First, we must consider Jesus. Who is better than our Savior? Who deserves our devotion more than Him? Think about it. The original readers were tempted to return to following Moses. What is it that you are tempted to treasure as greater than Jesus? Money? Comfort? Physical pleasures? Whatever it is, it is probably not as great as even Moses and the Law. So if the author is telling his original readers to not forsake Christ for Moses, what would he be saying to us? ĎGive up Christ for more money? Give up Christ for easy living? Give up Christ for fleeting pleasures, when He is offering joy everlasting? That doesn't make sense!í He is telling us to consider Christ. Consider all that He has done, is doing, and will do for us.  He gave His life on the cross to pay for our sins. He defeated death and the one who has power over death.  When we stop and consider Christ, we cannot help but come to the conclusion that we should abandon all other pursuits and run hard after Him.

Second, we must hold fast. Look at how the author closes this section in verse 6b. Once again we see the importance of persevering faith. Jesus is the faithful Son over Godís house. And by grace and through faith we are part of that house. But it must be enduring faith. We must hold fast our confidence and our boasting in our hope. We must continue to look to Christ all the days of our life. He is our confidence and He is our hope. We must hold fast to Him in faith. Holding fast is not passive but active. We read our Bibleís every day to hold fast. We spend time in prayer every day to hold fast. We commune with the saints on Sunday to hold fast. We are active in our pursuit of faith, knowing that the Father will hold fast to us. As Paul tells us: work out your own salvation with fear and trembling, for it is God who works in you both to will and to work for his good pleasure (Philippians 2:12b-13). We are not saving ourselves, but we are actively working out our salvation. We are actively holding fast to our faith in Jesus. Our faithful Savior, who is greater than faithful Moses, is worthy of our faithful pursuit. Amen.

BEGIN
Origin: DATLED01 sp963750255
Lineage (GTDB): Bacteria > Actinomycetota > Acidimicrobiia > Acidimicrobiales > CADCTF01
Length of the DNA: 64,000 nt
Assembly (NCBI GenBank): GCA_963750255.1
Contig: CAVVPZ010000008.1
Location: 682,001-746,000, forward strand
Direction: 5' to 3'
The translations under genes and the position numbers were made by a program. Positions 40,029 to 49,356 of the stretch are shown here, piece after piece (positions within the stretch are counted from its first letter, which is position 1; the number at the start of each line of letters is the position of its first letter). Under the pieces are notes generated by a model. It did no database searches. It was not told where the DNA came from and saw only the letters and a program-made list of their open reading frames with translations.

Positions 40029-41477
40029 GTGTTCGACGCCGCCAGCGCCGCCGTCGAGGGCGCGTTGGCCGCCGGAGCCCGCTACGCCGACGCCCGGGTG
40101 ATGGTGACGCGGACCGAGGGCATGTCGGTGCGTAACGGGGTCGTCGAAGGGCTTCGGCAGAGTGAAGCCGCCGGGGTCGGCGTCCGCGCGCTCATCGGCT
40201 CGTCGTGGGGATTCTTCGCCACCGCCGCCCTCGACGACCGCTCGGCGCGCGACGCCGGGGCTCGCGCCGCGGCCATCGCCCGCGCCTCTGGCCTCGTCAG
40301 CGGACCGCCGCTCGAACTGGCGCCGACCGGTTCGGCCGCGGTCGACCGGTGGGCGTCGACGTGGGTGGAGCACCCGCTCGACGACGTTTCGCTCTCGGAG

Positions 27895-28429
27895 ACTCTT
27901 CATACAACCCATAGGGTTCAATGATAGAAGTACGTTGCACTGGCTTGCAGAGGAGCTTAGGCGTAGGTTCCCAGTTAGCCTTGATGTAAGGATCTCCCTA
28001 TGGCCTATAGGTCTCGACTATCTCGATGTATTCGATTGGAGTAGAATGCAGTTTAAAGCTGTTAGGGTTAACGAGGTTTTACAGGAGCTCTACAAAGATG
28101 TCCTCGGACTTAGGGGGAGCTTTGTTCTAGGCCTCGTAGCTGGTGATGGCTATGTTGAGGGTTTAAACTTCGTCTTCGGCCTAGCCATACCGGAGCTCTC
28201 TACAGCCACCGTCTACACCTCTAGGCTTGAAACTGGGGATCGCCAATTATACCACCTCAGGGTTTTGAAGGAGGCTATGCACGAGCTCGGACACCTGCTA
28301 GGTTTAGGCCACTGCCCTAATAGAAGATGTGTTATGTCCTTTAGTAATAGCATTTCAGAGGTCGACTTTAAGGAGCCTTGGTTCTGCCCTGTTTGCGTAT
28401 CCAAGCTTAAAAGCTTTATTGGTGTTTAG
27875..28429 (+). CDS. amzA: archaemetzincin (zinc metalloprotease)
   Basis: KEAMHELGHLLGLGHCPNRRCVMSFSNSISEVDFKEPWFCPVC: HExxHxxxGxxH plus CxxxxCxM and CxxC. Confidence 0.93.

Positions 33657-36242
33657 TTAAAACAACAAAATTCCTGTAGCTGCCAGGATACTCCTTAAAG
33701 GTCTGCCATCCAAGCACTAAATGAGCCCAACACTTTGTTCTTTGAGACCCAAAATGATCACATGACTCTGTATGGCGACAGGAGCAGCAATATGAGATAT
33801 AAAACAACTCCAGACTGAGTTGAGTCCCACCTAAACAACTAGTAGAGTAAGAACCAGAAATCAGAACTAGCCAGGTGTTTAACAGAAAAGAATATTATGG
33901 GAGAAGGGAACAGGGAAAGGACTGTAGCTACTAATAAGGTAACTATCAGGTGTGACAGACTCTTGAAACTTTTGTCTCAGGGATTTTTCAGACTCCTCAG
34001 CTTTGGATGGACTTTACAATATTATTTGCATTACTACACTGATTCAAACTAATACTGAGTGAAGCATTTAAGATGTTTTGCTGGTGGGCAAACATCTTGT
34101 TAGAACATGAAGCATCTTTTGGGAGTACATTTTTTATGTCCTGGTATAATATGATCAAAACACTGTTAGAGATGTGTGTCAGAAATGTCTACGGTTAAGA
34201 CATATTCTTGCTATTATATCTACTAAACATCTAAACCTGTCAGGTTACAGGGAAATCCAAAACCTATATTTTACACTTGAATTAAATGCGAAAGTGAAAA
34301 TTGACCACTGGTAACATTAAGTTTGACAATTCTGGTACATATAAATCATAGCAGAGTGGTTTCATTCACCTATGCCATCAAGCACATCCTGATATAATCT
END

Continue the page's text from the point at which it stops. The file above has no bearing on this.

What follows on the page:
~ William Marshall ~

Last Updated ( Friday, 14 October 2016 )